Jim Healy Given Bartell Award

Jim Healy standing in front of his office bookshelf, which is full of books on cinema.The UW-Madison Arts Institute annually grants six awards in a few categories including Arts Faculty Research, Arts Faculty and Staff Outreach, and Undergraduate and Graduate Student Achievement in the Arts. This year, Jim Healy, the Director of Programming for UW Cinematheque, is the recipient of the Joyce J. and Gerald A. Bartell Award in the Arts!

The Bartell Award, part of the Arts Faculty and Staff Outreach category, “recognizes and honors the achievements of UW-Madison faculty and staff across a broad range of activities and services in the creative arts including the areas of outreach, public service, and/or other enterprises involving the larger community.” Healy was granted the award for his work with UW Cinematheque, which provides free screenings of films year-round. In Healy’s case, he feels that “the extent of the outreach that the Cinematheque provides to the Madison community at large and not just the Academic community” went a long way in his selection by the UW-Madison Arts Institute.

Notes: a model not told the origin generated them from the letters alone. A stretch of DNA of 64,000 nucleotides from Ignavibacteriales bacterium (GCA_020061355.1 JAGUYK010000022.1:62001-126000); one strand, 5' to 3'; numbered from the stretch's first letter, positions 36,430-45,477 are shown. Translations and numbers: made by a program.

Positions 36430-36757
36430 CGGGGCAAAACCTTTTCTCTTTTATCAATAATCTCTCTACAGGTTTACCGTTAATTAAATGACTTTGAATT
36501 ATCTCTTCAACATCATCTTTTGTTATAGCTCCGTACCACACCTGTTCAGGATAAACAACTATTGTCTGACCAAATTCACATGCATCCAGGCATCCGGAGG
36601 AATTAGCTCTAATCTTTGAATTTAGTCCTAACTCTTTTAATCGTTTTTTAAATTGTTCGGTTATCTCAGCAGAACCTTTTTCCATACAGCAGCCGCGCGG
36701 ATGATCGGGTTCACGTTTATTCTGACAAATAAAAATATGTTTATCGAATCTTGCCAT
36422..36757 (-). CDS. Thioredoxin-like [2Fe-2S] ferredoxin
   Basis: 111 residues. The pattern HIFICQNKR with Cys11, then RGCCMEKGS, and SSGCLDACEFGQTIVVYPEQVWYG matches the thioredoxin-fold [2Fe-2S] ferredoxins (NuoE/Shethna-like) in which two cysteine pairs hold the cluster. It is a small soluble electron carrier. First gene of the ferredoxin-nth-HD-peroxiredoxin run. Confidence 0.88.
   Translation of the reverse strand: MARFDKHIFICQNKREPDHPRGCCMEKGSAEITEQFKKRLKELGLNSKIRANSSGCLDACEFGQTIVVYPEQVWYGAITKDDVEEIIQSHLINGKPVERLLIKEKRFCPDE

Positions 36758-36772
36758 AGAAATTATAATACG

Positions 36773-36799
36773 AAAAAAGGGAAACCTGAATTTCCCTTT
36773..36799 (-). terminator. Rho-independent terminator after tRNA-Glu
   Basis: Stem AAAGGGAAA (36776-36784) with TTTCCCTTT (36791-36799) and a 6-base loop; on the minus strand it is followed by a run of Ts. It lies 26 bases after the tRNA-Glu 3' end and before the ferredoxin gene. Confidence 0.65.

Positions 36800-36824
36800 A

The award includes $6,500 to be used for teaching, research, and public service activities. Healy has spent much of the funding this summer, putting it toward research for future Cinematheque programming, including its first 3D series coming in 2017.  

“The money has allowed me to see more movies and travel a bit to look into the possibilities of bringing such a program to 4070 Vilas,” Healy said. “I also used the award to travel to Los Angeles where I recorded a commentary track with director Tony Bill for the upcoming Kino Lorber release of Bill’s 1980 movie My Bodyguard. It’s being released on September 6, I believe.”

Healy continued, “I’m very honored and touched by the award, especially since I view my primary responsibility as bringing great cinema to the community-at-large. The award has allowed me to be that much better at my job.” 

UW Cinematheque brings another great season of film screenings starting today, August 26th at 7:00pm with Dressed to Kill (1980). Healy looks forward to seeing Mitchell Leisen’s movie Hold Back the Dawn (1941) (one of his favorites) on 35mm on September 18th, and that we shouldn’t miss October 20th when screenwriter Andrew Bergman will visit to present The In-Laws (1979).